RNA silencing is a sequence-specific RNA degradation mechanism found in most eukaryotes, where small cleavage products (siRNAs) of double stranded RNA (dsRNA) mediate silencing of genes with sequence identity to the dsRNA inducer. In several systems, silencing has been found to spread from the dsRNA inducer sequence into upstream or downstream regions of the target RNA, a phenomenon termed transitive silencing. In nematodes, silencing spreads only in the 3′–5′ direction along the target mRNA by siRNAs serving as primers for cRNA synthesis by RNA-dependent RNA polymerase. In plants, transitive silencing is seen in both directions suggesting that at least some cRNA synthesis occurs by un-primed initiation at the 3′ end of mRNAs. Replicating plant viruses trigger an RNA silencing defence response that degrades the viral RNA, thus tempering the virus infection. Likewise, fragments of plant genes inserted into a virus will become targets for degradation, leading to virus-induced gene silencing (VIGS) of the homologous plant mRNAs. We have analyzed the spreading of gene silencing in VIGS experiments using a transgene and two endogenous genes as targets. In Nicotiana benthamiana plants expressing a β-glucuronidase (GUS) transgene, a Potato virus X vector carrying a 5′ fragment of the GUS gene induced silencing which spread to downstream regions of the transgene mRNA including the 3′-untranslated region. Conversely, silencing induced by a 3′ fragment spread only for a limited distance in the 3′–5′ direction. Silencing induced by a central GUS gene fragment spread only into downstream regions. Similar analyses using the endogenous plant genes, magnesium chelatase subunit I (ChlI) and an RNase L inhibitor homologue (RLIh), revealed no spreading along target sequences. This implies that transitive silencing in plants occurs by un-primed cRNA synthesis from the 3′ end of targeted (transgene) transcripts, and not by siRNA-primed cRNA synthesis.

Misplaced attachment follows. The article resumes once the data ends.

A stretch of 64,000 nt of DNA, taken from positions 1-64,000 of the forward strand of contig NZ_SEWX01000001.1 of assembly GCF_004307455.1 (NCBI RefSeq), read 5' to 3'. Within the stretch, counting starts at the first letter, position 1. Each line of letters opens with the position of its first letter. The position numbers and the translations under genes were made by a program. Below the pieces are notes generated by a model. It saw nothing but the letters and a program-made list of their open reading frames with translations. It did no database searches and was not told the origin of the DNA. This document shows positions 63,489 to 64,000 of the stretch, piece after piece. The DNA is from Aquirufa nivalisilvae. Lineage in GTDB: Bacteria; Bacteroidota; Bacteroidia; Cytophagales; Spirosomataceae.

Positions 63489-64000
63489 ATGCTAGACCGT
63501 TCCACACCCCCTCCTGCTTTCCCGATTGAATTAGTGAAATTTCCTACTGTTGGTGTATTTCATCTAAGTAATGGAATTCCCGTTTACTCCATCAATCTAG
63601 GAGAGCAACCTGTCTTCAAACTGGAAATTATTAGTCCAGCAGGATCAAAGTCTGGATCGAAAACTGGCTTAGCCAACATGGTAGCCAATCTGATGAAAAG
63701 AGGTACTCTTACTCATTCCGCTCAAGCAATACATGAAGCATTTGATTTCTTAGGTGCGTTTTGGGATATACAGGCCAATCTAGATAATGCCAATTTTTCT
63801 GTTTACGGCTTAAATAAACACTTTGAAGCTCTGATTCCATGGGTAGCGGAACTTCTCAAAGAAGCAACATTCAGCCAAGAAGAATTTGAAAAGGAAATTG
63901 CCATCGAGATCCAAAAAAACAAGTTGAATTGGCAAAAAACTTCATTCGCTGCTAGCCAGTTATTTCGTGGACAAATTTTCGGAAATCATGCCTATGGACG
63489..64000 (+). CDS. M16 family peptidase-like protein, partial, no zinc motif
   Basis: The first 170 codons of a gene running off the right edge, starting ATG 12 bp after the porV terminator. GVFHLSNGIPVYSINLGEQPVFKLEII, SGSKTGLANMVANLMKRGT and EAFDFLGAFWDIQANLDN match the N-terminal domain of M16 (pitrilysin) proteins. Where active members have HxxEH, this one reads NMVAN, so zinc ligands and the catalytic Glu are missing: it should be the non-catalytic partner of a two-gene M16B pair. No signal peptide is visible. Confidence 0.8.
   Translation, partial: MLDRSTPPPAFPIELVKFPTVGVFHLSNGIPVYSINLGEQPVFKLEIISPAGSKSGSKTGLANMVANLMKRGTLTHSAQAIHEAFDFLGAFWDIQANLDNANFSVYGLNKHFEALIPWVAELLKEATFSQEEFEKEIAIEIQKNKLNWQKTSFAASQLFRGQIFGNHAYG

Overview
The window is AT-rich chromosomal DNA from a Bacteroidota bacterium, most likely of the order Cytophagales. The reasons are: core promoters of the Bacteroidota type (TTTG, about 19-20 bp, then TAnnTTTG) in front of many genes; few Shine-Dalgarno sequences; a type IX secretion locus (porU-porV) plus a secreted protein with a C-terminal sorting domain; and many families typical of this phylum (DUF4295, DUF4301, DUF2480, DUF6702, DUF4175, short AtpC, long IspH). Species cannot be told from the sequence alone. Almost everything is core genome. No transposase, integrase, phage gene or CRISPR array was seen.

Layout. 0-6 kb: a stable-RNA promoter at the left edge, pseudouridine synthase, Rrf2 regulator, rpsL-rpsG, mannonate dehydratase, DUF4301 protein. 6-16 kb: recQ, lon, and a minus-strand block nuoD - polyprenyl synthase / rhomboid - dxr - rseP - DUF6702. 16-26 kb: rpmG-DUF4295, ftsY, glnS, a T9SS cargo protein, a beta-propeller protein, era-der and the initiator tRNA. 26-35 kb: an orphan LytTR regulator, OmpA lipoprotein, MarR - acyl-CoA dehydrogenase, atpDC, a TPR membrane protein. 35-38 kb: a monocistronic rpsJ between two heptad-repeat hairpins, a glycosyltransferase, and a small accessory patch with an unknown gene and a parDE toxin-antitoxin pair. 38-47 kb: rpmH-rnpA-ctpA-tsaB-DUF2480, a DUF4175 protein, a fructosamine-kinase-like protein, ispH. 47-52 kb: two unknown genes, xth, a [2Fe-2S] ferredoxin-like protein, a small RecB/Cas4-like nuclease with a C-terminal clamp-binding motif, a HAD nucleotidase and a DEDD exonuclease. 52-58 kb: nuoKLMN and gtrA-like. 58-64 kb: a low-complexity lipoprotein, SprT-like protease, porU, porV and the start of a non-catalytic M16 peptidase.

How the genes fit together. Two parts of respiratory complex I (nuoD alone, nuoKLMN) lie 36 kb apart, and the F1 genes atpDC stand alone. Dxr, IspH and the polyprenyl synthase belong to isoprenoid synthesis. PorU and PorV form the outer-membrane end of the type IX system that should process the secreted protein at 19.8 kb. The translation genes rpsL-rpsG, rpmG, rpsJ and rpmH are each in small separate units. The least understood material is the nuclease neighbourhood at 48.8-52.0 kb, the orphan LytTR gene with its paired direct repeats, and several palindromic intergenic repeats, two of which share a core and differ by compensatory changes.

Plant Molecular Biology – Springer Journals
Published: May 13, 2005
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